23 Things People Need to Know About Dementia Caregivers

There are so many things that I wish people knew about dementia caregivers, and the different aspects of our character.

I put together my thoughts on things people need to know about dementia caregivers. I’m sure there are many more that can be added to this list! Have a read and let me know your thoughts!

#1 – Dementia Caregivers Don’t Just Support Those With Memory Loss

Dementia Caregivers don’t just support people with memory loss from dementia. There are at least 100 different types of dementia, and they present with various symptoms.

Memory loss is the most familiar symptom most people know about, but there are so many symptoms that you and the person with dementia have to learn to deal with.

These can include vision loss, spatial awareness, coordination, mobility issues, loss of taste, increased sensitivity to touch, depression, anger or sorrow, and personality changes. For a caregiver (as well as your loved one), it can be a rollercoaster of emotions and issues to deal with. You’re not just dealing with just a memory issue.

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#2 – We Want You To Talk To The Person With Dementia!

If there is one bugbear of mine is having medical professionals, social services, dentists, and physios anyone who is there to talk about dementia or issues your loved one has and they don’t talk to them directly.  They direct all the questions to you, the caregiver!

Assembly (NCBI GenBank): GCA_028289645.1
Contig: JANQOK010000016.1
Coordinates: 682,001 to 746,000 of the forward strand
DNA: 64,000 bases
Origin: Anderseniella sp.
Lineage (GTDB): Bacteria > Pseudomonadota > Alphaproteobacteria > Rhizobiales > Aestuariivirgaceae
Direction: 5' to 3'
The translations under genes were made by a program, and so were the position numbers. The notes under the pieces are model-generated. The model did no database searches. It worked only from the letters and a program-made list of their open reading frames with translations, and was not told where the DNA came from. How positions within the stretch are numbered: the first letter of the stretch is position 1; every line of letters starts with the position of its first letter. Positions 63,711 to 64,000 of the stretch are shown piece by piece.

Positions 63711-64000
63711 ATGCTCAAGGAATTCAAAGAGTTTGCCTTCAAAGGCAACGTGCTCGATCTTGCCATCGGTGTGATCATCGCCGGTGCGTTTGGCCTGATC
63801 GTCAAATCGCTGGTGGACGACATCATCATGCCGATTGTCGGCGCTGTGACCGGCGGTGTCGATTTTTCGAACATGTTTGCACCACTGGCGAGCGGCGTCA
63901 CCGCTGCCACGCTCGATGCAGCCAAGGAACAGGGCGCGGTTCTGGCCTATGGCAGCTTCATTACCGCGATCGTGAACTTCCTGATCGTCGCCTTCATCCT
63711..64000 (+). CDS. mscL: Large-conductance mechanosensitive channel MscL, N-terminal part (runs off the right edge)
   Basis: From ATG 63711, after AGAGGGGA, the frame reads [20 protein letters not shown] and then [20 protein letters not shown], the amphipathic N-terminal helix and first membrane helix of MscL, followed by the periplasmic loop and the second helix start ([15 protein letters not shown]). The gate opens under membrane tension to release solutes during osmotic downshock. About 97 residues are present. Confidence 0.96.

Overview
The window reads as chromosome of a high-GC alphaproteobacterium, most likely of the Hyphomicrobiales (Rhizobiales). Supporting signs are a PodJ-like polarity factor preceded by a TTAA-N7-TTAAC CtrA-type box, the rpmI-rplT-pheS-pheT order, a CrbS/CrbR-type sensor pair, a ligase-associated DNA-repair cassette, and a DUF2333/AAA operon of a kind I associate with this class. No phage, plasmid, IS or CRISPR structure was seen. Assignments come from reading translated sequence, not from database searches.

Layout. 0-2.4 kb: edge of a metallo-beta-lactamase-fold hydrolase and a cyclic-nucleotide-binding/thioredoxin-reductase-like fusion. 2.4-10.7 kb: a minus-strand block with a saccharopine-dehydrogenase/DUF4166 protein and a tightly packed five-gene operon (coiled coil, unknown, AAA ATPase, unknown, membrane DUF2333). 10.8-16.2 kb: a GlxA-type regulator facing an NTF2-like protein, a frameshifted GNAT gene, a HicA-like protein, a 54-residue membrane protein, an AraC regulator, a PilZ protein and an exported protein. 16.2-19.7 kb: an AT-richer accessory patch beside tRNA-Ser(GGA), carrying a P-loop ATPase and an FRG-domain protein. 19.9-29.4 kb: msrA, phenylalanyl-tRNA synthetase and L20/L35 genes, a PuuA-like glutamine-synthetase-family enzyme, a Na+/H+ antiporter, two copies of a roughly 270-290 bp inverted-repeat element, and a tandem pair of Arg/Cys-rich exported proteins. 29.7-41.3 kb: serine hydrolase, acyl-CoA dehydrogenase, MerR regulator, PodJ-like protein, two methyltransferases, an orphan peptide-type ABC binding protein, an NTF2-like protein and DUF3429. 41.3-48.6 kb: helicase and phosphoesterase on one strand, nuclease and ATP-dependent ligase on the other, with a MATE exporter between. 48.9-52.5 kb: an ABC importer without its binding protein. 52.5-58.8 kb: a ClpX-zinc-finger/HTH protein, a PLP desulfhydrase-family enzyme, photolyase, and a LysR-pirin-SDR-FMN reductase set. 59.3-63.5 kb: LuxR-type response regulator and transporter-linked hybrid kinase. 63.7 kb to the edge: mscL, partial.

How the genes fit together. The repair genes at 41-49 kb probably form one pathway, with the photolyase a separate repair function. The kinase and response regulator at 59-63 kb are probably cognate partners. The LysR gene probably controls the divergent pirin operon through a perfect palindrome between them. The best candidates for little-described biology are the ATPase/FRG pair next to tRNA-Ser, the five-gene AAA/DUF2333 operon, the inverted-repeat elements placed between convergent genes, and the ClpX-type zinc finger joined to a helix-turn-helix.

Even when the person you love is in the late stages of dementia, and they still need to be part of the conversation!

Show interest and recognise that they may have dementia but they can still hear, feel, and understand.  Directing all your questions to the caregiver can make them feel small, or ignored or increase anxiety, so don’t forget to talk to them directly.  By all means, have a caregiver clarify if needed but don’t start with us, introduce yourself and start talking to the person living with dementia!

#3 – We Feel Many Emotions: Love, Joy, & Frustration etc

Caregiving can bring a different level of closeness that maybe you didn’t have before. You get to be right there in the details of your loved ones’ life, experiencing their enjoyment, their accomplishments, and their love 24/7. You learn from each other. You realise what’s important in life and put aside relationship difficulties you had in the past.

But, it’s not all sunshine and roses, the flip side to that is when it all becomes too much, you look at your life and may see that it revolves around their care and there isn’t time for you.

Sometimes those frustrations can lead to a raised voice, angry thoughts or depression. It can be tough to maintain or create a life for yourself, or other family members, especially if you have multiple caring roles.

#4 – We Find It Hard To Forgive Ourselves!

It’s hard to learn to forgive yourself after you’ve got angry, frustrated, lost your cool at a loved one or even wanted to walk out when it all gets too much.

We are our own worst enemy, berating ourselves for perceived failures. But caregiving is a learning experience. We’re going to make mistakes BECAUSE there isn’t a perfect way to provide care!